Health

New fertility technique to be assessed by regulator

  • 11 March 2011
  • From the section Health
Mitochondria
Mitochondria provide the energy cells need to function

Health Secretary Andrew Lansley has asked the Human Fertilisation and Embryology Authority to assess a controversial fertility treatment.

The "three-parent IVF" technique developed at Newcastle University involves the transfer of human genetic material between two fertilised eggs.

It could offer couples at risk of passing on serious inherited disorders a way to have a healthy child.

New legislation would be needed to allow the technique to be used.

The Newcastle University team published research last year outlining how the technique, which is aimed at helping couples affected by potentially devastating mitochondrial diseases to have healthy children, worked.

Mitochondria are found in every cell in the human body and provide the energy cells need to function.

Ethical concerns

But because mitochondrial DNA is only passed down the female line, and is not present in the nucleus of a fertilised human egg, it is possible to extract the nucleus and transplant it into a second, donor egg.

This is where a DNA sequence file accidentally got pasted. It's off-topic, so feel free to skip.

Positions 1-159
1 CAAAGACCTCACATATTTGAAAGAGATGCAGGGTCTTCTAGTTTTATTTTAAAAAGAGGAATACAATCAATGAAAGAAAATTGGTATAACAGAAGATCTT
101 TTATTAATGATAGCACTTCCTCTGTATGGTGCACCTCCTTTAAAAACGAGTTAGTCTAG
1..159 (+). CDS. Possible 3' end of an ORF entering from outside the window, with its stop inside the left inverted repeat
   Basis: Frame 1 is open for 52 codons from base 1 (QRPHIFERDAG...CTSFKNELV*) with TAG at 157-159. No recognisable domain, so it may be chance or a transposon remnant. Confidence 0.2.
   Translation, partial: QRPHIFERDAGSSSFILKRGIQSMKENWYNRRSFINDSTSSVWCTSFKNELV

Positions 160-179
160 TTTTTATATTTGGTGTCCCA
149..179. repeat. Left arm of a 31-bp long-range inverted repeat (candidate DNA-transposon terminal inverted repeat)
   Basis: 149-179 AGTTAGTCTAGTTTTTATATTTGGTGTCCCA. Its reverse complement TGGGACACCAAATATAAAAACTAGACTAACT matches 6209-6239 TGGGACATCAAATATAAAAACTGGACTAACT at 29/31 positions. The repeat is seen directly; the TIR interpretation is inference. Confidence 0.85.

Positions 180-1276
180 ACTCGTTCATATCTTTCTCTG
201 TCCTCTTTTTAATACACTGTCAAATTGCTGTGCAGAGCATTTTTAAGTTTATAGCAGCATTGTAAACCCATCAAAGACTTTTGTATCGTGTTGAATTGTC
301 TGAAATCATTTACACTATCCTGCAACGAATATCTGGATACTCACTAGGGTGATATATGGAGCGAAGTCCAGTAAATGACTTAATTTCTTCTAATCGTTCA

The resulting embryo has the nuclear DNA of the mother and father, but the mitochondrial DNA of the donor.

The amount of genetic material contained in mitochondrial DNA is very small - just 13 protein-producing genes compared to the 23,000 genes inherited from parents.

But even this limited genetic relationship to a "third parent" has raised ethical concerns.

David King, head of Human Genetics Alert, said: "The more you manipulate embryos, the more risk there is."

The researchers say they are far from ready to use the technique on patients but that because the science is progressing "very rapidly", the review of the process, which would inform political debate, needs to start now.

Alison Murdoch, head of the department of reproductive medicine at Newcastle University said she anticipated the review process could take about a year.

She added: "As doctors we have a duty to treat disease and where possible to prevent disease.

"With diseases for which there are no treatments the imperative to develop new treatments is even greater.

"Of course no treatment is ever risk free and if there are risks we will need to quantify these so that doctors can discuss the relative risks and benefits with patients and their families."

The HFEA panel is set to submit its report to the government next month.

A Department of Health spokeswoman said: "This treatment is not currently possible under current legislation.

"When the group reports back and based on the evidence available, we can decide whether it is the right time to consider making these regulations."

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